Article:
On-the-spot writing tests

Subject: On-the-spot writing tests
From: Paula Puffer <papuffer -at- psquareddoc -dot- com>
To: "'TECHWR-L'" <techwr-l -at- lists -dot- raycomm -dot- com>
Date: Sat, 13 Nov 1999 11:44:22 -0600



On Saturday, November 13, 1999 2:00 AM, Keith Cronin Writes:
> Subject: On-the-spot writing test during a job interview?
> From: Keith Cronin <kcronin -at- daleen -dot- com>
> Date: Fri, 12 Nov 1999 09:10:40 -0500
> X-Message-Number: 10
>
> I have been asked to be one of several people who will each individually
> interview the same applicant for a copy writing job at a software developer.
> I'm the company's proposal writer, and have previously worked as a technical
> writer for this company. The company is looking to me to help judge the
> applicant's "writing skills and creativity."
>
> What do you think of giving the applicant a writing test during the job
> interview?

I don't think it gives you enough of an indication about someone's
writing skills, however neither can an interview. I've been tested
once on an interview and found the experience a bit disconcerting
since I had almost completed my master's work in TW and had
brought several writing samples in a portfolio. So I was a bit surprised
when I was asked do a grammar test and a writing test.

> I thought it would be a good idea to administer something along the lines of
> "the stapler test," but a well-respected colleague has suggested that for
> people who "don't test well," it would apply unfair pressure (in addition to
> the pressure inherent to any job interview), and could produce deceptive
> and/or potentially damning results.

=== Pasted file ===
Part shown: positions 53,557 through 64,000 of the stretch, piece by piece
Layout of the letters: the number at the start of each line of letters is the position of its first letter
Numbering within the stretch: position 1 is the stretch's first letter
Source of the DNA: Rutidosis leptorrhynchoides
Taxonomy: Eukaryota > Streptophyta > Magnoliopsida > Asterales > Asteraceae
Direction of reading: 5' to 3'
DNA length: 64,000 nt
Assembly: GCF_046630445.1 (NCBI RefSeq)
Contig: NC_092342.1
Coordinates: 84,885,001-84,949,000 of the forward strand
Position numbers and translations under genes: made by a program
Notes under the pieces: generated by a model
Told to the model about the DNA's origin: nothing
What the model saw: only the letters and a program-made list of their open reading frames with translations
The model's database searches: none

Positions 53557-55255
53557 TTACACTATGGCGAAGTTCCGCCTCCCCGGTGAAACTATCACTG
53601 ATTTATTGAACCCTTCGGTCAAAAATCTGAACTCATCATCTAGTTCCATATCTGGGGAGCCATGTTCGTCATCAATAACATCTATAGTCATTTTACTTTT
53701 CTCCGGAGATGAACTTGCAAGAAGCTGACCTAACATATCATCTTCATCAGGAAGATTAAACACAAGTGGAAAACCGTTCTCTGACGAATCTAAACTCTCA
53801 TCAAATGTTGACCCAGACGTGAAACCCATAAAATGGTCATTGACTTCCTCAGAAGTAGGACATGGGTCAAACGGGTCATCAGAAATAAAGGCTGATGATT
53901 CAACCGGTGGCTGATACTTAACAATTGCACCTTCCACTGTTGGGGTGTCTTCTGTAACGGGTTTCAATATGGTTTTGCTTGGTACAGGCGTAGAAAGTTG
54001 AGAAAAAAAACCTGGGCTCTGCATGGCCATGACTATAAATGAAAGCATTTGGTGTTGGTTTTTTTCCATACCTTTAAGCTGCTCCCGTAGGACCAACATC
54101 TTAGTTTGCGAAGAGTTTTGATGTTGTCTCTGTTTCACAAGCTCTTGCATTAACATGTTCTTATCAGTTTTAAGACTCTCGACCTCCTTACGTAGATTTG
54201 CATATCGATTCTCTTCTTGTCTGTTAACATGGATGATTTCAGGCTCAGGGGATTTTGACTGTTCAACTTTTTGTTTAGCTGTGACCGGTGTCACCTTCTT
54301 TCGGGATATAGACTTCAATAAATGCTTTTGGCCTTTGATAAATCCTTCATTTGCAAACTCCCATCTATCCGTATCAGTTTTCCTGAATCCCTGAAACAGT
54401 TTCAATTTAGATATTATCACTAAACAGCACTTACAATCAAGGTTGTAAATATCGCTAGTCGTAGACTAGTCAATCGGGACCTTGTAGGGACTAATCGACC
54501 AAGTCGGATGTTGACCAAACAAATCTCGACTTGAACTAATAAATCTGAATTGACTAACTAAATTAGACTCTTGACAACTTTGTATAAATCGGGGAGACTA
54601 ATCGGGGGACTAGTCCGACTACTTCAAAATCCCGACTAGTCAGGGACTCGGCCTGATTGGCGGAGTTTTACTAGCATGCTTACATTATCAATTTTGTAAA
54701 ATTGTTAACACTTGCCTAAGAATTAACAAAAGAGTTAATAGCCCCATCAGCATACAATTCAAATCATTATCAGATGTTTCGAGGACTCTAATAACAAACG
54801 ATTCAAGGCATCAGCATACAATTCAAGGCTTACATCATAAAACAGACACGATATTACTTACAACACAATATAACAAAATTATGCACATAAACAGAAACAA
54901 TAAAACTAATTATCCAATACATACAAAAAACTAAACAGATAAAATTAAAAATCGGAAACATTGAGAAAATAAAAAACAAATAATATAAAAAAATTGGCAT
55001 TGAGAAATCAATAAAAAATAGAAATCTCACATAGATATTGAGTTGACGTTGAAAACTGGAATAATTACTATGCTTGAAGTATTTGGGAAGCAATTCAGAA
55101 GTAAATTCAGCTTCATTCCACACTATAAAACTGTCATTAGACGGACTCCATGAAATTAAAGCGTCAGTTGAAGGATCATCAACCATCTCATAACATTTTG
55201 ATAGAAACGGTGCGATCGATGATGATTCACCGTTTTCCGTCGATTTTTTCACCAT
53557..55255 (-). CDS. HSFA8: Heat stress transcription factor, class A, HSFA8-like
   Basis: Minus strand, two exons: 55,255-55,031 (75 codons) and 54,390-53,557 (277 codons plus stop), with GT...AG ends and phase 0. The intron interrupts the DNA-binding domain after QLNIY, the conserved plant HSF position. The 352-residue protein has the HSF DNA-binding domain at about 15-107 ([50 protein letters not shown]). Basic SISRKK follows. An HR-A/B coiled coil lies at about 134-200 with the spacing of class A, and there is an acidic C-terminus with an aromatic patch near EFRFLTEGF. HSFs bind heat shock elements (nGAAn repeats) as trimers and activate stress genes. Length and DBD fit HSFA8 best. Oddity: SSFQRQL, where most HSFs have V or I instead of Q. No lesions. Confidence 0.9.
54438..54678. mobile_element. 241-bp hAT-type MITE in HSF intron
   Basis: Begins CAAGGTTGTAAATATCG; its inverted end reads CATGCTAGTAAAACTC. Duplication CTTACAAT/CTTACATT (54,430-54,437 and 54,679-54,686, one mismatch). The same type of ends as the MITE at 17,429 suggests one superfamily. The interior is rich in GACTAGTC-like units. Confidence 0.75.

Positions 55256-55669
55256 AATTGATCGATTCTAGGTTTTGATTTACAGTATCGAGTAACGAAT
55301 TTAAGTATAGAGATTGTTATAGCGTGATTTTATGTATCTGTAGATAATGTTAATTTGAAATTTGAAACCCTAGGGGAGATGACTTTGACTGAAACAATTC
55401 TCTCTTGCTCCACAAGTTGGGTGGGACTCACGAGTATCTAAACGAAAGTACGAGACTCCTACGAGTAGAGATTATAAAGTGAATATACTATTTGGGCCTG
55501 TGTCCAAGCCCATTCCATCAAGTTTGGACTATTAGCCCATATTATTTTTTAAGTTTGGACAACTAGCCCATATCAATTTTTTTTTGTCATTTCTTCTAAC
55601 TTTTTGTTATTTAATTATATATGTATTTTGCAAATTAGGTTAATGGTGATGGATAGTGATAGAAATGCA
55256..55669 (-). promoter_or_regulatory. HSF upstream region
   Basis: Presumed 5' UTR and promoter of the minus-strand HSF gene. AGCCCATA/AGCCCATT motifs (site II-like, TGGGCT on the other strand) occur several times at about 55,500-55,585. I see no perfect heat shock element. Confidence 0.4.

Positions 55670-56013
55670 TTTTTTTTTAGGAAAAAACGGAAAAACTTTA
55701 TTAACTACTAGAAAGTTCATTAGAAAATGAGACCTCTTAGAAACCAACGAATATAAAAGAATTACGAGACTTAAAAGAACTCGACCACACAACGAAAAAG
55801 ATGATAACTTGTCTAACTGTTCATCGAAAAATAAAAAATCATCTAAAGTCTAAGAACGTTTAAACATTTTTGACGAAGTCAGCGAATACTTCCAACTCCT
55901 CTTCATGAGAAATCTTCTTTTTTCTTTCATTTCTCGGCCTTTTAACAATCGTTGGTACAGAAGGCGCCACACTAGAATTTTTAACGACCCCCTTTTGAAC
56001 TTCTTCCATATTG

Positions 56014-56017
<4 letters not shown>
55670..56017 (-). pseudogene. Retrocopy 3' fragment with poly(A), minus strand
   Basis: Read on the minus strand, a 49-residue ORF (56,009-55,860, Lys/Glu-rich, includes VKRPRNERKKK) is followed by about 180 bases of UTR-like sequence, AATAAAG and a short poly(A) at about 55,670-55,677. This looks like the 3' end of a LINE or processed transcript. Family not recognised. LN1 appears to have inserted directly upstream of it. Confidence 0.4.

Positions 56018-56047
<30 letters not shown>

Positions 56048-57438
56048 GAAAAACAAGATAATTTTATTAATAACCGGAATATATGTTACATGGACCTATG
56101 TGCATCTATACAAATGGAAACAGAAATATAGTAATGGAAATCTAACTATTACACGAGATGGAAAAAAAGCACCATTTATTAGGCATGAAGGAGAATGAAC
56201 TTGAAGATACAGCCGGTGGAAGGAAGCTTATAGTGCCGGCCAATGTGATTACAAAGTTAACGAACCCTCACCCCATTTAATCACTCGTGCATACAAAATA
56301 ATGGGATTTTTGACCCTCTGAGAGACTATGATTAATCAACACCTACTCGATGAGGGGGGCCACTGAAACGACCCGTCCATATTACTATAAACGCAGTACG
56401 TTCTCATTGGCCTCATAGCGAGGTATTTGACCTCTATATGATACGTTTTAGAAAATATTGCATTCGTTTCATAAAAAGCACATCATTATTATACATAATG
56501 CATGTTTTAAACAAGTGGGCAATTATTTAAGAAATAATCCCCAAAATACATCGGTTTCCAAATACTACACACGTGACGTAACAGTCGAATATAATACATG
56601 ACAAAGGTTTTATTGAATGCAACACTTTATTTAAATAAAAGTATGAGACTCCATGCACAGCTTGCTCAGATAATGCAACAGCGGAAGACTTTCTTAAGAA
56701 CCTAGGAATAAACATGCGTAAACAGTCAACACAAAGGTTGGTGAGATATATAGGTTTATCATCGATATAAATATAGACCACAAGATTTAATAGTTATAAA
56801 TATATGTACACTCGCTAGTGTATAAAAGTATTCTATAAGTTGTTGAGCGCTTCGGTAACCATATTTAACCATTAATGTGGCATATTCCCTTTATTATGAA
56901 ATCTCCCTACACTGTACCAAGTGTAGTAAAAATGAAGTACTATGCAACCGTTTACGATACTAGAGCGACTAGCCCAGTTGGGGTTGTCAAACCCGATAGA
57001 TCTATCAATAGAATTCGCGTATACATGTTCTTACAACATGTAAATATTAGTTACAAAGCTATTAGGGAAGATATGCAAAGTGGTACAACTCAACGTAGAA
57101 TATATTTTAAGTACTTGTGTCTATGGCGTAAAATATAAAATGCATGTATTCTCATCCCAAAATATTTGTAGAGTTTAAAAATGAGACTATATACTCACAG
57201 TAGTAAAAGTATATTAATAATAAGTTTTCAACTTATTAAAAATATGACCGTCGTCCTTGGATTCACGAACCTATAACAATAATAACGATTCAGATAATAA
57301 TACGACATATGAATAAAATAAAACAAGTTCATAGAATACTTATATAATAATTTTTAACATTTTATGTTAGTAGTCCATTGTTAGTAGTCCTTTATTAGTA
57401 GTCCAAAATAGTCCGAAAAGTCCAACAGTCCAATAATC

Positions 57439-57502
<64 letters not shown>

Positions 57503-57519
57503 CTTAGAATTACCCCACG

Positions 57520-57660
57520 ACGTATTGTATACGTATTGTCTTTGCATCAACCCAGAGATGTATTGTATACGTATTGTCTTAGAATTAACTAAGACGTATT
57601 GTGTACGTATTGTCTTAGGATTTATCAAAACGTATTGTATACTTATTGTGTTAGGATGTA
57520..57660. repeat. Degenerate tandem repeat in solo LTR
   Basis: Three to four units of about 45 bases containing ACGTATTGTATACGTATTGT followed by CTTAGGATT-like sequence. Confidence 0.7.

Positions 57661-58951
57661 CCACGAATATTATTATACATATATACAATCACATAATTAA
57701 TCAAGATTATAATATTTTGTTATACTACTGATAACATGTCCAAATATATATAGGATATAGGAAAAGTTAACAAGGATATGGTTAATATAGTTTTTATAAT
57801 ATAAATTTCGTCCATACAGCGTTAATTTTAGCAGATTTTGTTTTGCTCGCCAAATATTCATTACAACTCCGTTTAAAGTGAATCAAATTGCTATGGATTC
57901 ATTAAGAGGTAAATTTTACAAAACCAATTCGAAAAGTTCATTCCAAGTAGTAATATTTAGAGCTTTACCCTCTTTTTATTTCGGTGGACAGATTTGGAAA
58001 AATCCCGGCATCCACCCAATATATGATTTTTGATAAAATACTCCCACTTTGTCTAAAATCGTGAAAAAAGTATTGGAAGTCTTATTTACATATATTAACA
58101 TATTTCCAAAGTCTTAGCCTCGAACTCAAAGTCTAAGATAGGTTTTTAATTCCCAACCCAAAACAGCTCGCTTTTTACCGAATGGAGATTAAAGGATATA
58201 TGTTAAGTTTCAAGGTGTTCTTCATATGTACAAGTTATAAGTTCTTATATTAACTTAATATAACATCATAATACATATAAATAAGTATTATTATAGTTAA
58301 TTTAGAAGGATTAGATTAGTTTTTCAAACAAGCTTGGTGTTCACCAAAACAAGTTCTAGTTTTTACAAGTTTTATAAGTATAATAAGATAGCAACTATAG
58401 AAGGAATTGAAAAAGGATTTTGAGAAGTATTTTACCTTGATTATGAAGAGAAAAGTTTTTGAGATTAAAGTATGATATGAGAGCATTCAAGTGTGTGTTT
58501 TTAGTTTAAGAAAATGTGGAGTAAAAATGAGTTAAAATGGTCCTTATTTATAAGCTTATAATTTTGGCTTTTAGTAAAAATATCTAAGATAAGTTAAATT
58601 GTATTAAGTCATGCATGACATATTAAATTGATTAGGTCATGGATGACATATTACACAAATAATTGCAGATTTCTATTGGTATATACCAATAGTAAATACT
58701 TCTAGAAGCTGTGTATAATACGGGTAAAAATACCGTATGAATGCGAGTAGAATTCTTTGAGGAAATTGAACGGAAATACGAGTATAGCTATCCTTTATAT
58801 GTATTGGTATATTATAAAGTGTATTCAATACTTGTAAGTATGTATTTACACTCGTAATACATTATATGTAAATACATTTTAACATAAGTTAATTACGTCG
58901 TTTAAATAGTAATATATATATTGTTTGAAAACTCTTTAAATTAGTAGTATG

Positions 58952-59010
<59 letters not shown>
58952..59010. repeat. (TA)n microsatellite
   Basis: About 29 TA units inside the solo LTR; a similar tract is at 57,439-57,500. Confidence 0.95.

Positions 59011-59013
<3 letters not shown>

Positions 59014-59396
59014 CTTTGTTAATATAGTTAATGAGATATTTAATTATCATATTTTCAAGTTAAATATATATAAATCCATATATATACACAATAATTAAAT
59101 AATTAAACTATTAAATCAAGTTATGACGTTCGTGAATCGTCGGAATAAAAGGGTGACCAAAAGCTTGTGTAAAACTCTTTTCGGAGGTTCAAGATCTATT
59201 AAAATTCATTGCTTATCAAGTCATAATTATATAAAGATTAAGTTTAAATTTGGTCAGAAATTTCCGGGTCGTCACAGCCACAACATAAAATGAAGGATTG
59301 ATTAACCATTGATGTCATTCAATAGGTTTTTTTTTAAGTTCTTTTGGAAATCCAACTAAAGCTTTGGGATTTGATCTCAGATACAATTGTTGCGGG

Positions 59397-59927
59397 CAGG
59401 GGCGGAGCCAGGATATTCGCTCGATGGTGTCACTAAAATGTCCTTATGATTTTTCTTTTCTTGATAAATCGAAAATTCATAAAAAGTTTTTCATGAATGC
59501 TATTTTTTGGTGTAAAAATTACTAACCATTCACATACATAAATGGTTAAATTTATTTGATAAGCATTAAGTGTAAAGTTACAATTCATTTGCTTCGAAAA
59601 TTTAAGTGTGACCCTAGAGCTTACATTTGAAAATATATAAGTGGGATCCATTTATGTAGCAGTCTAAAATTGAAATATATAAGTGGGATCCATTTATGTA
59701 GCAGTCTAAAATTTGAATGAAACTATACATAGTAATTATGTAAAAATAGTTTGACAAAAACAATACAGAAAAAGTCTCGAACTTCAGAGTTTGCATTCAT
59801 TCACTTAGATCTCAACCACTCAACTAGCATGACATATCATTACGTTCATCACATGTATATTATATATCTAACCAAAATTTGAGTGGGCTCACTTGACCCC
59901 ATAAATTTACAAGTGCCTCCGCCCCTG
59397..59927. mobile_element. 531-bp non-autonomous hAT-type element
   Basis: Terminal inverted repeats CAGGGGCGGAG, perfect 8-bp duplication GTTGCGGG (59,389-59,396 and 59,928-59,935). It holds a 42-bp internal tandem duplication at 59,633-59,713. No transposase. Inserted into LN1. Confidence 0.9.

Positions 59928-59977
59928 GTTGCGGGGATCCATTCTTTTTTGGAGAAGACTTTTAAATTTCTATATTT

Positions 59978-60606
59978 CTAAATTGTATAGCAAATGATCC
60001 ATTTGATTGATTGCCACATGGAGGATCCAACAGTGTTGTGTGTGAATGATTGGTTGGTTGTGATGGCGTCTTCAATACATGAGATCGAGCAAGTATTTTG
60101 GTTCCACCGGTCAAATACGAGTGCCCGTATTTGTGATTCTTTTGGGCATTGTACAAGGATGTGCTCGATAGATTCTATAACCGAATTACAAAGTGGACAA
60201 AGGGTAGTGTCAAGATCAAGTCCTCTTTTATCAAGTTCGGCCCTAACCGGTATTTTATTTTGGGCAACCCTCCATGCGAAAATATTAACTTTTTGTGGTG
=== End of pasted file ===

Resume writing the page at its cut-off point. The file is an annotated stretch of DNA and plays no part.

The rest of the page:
I'm used to writing under pressure any more between the last two places
I have worked plus the volunteer work I do. But I do know that work places
vary in their intensity 8-)

> What do YOU (fellow TECHWR-L members) think? Thank you for your input!

To which Jim McAward responded:

> I won't hire a writer unless they have performed well on a live
> writing exercise - I've been using the stapler test for years. I
> don't, however, spring it on anyone blind - I tell them before the
> interview that I'll be asking for a writing sample. In almost all
> cases, I save this for the 2nd interview (when I have the candidate
> talk to their potential co-workers and/or other managers).

Now this makes sense to me. Have the writing test on the second
interview would mean that the person might be a bit more relaxed
than in the first interview and able to perform a writing test better.
Therefore you'd get a better indication of what they could do.
It's true that a writing test will apply pressure to those who "don't
> test well"; but the job will do that also, and exact a much higher
> cost if they fail!

Agreed. We've had two people at my current workplace who had
to leave because they didn't perform well with or without pressure.

Paula Puffer
Technical Writer
www.psquareddoc.com
Webmaster
www.pcosupport.org






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